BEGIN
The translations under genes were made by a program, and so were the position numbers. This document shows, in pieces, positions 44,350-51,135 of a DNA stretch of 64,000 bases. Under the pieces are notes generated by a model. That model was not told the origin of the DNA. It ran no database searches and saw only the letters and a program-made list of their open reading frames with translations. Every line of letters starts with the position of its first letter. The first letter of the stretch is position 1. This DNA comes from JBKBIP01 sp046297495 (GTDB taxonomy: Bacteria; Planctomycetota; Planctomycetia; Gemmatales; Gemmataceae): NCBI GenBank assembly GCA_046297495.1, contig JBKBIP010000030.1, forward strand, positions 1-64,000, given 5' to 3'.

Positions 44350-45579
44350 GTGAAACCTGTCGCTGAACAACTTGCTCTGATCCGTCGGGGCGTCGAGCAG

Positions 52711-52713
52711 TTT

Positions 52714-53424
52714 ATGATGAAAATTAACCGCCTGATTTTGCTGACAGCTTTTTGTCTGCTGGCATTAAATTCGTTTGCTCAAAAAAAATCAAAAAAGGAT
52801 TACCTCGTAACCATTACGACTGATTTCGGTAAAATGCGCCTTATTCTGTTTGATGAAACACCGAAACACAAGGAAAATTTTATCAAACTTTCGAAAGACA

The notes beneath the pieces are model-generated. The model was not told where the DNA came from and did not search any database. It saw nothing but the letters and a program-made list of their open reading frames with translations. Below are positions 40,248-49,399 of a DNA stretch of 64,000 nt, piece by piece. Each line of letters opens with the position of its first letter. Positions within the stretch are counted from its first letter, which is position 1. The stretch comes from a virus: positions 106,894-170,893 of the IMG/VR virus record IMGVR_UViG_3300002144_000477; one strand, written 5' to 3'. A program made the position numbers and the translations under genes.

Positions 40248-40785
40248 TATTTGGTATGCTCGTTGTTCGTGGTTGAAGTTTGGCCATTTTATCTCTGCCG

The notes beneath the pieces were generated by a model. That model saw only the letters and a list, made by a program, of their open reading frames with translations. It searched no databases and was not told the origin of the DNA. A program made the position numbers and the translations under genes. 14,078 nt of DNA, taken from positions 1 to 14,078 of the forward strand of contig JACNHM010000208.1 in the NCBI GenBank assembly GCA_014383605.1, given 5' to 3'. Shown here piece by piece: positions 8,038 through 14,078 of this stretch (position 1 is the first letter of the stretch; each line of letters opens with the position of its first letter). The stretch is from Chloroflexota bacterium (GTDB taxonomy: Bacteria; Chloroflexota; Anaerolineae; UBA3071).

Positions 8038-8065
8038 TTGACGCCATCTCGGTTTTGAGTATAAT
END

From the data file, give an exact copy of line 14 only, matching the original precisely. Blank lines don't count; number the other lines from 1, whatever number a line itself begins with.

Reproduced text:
8038 TTGACGCCATCTCGGTTTTGAGTATAAT